Just an update on the Matlab situation. I recently did renew my maintenance fees, but dropped support for the optimization, mapping, and GARCH toolboxes as I never used this. The only thing I ever used the mapping toolbox for was calcultating distances, and that got busted at some point. The free m_map software is a far superior toolbox, and did I mention it was free?

Part of the decision was that all of the analysis for the last chapter of my dissertation was done in R. Some data mining was done with Python, oceanographic transects/profiles in Ocean Data View and maps in GMT, but all analysis was done in R. This was a revelation to me, mostly due to the change in not having to write an m-script full of loops. I know that some of this is due to my bad habits in Matlab (not using the vector operations and writing loops instead) but there are so many convenience functions in R that just do what I want, and I think that this reflects a change to a more statistically demanding anaylsis style that Matlab really just isn’t built for.

This isn’t to say that one is better than the other, but with the cost and difficulty in getting Matlab up and running on new machines, R is definitely more than a viable option, and a joy to work with.

At this point just a small update to say that since the activation fiasco, I have not used Matlab at all. Everything that I have done for the last four presentations has been done with R and Python, and I am both the happier and wiser for it.

I have been playing with JMP a bit, but honestly, it’s a bit too “high level” and while it’s neat for data exploration, it really made me nuts that two weeks after I got a license, they were *offering* me a special deal on the impending upgrade. Nothing like dropping a bundle on instantly outdated software. Way to go guys.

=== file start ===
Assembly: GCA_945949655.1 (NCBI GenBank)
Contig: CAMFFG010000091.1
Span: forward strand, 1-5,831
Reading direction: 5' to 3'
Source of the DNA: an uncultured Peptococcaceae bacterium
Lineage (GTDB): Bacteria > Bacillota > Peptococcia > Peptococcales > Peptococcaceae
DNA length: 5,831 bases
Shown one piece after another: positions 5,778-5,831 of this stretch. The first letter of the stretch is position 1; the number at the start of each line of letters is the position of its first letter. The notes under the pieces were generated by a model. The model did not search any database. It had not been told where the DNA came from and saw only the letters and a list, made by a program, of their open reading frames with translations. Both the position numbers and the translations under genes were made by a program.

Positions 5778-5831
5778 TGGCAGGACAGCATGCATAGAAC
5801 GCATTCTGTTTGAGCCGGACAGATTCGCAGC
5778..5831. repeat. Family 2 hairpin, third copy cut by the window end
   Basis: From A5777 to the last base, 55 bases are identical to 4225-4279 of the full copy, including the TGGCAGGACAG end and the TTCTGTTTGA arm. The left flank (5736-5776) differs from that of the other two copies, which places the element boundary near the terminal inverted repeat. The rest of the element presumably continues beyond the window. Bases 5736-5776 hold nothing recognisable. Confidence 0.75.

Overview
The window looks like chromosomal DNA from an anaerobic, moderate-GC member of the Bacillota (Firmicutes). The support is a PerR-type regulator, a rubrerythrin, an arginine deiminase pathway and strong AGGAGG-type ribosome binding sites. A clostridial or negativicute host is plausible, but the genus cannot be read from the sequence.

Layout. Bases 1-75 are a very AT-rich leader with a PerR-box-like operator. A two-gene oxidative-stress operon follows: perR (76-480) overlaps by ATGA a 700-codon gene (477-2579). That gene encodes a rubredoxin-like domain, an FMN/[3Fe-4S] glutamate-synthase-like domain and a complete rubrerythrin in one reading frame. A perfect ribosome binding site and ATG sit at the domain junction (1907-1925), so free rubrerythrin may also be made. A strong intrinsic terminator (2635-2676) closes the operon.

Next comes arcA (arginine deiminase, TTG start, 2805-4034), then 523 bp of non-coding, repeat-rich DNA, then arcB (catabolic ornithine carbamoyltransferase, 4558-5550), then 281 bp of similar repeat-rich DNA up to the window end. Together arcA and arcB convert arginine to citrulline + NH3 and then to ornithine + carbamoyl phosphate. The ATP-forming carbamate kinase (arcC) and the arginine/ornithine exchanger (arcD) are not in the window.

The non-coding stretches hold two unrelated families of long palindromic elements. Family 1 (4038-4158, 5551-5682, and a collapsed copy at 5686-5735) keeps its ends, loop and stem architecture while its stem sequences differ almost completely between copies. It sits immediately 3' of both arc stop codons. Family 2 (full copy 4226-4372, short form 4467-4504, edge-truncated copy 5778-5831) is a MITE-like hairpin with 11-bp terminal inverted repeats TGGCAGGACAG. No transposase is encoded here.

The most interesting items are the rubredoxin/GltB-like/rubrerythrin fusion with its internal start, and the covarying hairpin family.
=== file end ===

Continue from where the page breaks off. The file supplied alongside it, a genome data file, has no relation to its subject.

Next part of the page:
So for me, it’s been a pleasure to use R, Python (with iPython of course), and ferret on my Mac Pro. If I ever take a break from playing on the computer I’ll post up what I installed on the new Mac in terms of scientific software.

OK, so I spent a bit of time yesterday thinking about some alternatives to Matlab versus the time/money balance of learning a completely new system. Today’s adventure activating Matlab 2008a has me definitely leaning in the “alternative” direction.

A little background on Matlab 2008a and the activation model. With 2008a Matlab has moved to an activation model, where you have to basically register your computer with The Math Works. With an individual license there are two choices you have: lock the license to a computer, or lock it to an individual. As I use Matlab at home, at work, and on my laptop I chose to lock it to myself.

Now Matlab 2008a came out in February 2008, and I’m just trying to install it now, which is all based on my fear of activation, since usually I am eager to download and install the latest version. So I bit the bullet yesterday and installed the OSX (laptop) and linux versions. Usually I get a nice CD package with installations for all platforms but that must have ended as well.

So this morning I figured that I would give installation a go. Usually a 5-10 minute affair, I spent 90+ minutes on this, and it still doesn’t work on the linux box. Basically what would happen is that I would go through the automated steps (generate the file key, license file, download and give info where needed, rinse, repeat) and watch Matlab completely have a hissy fit that either my username didn’t match, or my host ID didn’t match or that I didn’t have the desk pointed northeast (well, not that last one). I did my civic duty and dug around the troubleshooting site, where I found exactly three entries for activation problems. This must mean that I am completely unlucky to both have a problem and to have a non-standard problem that could not be fixed with answers #1-3.